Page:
Tuesday, March 29, 2016

China/Korea 2009: day 13 (Seoul)

Seoul day 1: Saturday 10/10/09
Map of my Seoul stops, this day in blue; here are the photos from today. Yellow highlights in the text correspond to flags on the map.

Through the International Astronautical Conference (IAC) planners, I booked a side tour of Seoul for the weekend immediately preceding the conference (which started Monday 10/12). I flew into Incheon Airport from Hong Kong on the overnight flight and went to the area set up by the IAC to handle travel arrangements. They set me up on a bus going into town that would drop me off at the hotel. The tour picked up at the IBIS Gangnam hotel, so I figured I'd stay there anyway on Saturday night, we'd have a day tour on Saturday of Seoul and then Sunday we'd go off to the DMZ and then be dropped off at the convention center in Daejeon. Our van only held about 15 people so it was a comfortable size. And it was no state-run tour to fleece us out of money, like in Beijing.

The first stop was the Gyeongbokgung Palace, built in the late 14th century. The palace was very Chinese-influenced, from the shape of the pagoda-like roofs and their totems on the roof edges to the archways and interior design. Since I had just come from Beijing's temples a few days earlier, the similarities were obvious. Nearby the Palace is the National Folk Museum of Korea, where we spent about an hour. A few minutes away was the next stop, at the Jogyesa Temple, which is the largest Buddhist Temple in Seoul. Inside there are three giant golden (colored?) Buddhas, and it's an active temple so there were a number of people inside praying. We stopped for a hot pot lunch in a restaurant at the top of a tall building that had a panoramic view of Seoul. Hot Pot is a popular style of eating where the meat ingredients are boiled in oil and then mixed with other ingredients (vegetables like onions and lettuce, kim chee, etc.) and eaten in a lettuce wrap.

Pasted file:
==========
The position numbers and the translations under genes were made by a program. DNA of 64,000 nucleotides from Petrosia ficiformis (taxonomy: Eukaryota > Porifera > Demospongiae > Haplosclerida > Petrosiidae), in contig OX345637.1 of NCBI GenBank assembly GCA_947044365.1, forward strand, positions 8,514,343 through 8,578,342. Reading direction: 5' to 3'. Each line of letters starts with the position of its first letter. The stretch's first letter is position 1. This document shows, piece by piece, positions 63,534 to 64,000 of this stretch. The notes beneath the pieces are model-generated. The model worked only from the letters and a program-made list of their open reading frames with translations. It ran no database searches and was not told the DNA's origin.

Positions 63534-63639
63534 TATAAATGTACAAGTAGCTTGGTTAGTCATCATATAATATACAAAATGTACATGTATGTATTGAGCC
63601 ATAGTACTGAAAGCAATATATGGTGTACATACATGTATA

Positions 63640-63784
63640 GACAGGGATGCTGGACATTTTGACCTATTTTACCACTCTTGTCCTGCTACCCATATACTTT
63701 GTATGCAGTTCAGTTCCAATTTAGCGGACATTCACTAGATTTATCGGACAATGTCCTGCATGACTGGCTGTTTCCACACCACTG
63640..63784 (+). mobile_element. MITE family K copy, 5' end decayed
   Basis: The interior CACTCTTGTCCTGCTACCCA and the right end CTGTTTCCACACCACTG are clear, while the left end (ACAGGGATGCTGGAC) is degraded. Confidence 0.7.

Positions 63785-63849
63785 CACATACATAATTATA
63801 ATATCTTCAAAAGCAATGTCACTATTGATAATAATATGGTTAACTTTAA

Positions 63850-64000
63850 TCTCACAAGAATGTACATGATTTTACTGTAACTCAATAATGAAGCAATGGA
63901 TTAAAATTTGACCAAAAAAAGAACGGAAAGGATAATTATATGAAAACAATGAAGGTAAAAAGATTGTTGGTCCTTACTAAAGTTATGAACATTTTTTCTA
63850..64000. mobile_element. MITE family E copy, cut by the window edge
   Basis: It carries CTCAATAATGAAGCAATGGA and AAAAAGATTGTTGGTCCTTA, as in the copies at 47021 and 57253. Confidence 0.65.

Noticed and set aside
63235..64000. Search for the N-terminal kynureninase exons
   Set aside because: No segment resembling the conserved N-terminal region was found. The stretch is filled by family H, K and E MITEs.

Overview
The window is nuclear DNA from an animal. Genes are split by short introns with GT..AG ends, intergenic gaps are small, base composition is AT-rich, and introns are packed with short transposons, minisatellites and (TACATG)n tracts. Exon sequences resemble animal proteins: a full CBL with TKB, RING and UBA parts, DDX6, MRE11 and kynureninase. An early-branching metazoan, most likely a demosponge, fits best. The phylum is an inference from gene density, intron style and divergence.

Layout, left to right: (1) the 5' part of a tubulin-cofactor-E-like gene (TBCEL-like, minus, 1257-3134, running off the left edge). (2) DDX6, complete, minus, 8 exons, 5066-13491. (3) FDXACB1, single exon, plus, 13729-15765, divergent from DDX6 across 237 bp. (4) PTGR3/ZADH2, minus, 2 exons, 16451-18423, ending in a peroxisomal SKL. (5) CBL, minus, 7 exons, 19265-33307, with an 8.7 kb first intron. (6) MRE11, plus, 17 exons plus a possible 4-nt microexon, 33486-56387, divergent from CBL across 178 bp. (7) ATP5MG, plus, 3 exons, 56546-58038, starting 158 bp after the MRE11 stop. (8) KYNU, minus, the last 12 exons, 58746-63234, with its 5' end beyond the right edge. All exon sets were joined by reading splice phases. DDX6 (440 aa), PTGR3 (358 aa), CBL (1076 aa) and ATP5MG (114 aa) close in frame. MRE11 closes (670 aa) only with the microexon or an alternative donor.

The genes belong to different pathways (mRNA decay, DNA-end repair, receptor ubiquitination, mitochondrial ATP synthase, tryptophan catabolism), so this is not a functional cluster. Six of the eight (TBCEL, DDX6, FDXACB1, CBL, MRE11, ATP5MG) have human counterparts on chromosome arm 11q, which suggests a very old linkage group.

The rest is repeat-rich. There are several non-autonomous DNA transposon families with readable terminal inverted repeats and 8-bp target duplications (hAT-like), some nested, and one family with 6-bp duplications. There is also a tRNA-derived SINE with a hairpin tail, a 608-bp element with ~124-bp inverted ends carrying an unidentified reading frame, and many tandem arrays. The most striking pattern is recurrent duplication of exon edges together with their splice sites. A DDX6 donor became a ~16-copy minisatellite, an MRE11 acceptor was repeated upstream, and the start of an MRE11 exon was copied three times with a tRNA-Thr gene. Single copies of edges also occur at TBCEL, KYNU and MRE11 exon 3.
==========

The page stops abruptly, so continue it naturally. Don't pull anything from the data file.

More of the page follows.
After lunch we went down to Insadong and were given an hour or so to walk around. Insadong is a very crowded, very popular street market with everything from dried squid and other street food to antiques and calligraphy sets. I picked up another box of bandages, as my feet were still blistered from so much walking, starting back in Shanghai two weeks before. With the boat and bus trips in Hong Kong, plus a lot of driving in Seoul, my feet were finally getting the rest they needed but I wasn't totally healing yet. Next up was the Cheonggyecheon Stream, a public recreation space in downtown Seoul that was part of an urban renewal project just a few years before. Nearby is an exhibit with flags of all nations that took part in the allied forces with the South during the Korean War. The river is sunken down from the ground level, with shopping and businesses at ground level. There's a JS Texas Bar that I sadly did not get a chance to go to but would totally have gone there based on the name alone. 

Back at the hotel, I rested for a bit until I was hungry, then went wandering the Gangnam area til I found something that looked interesting. I settled on a place called Scarlett The Shrimp Restaurant that had, well, a lot of shrimp dishes. I had a shrimp Caesar salad and some sweet & sour shrimp with rice as I was in the mood for something I was familiar with.

Scarlett restaurant (shrimp & modern American), grilled shrimp Caesar salad and chili shrimp w fried rice.

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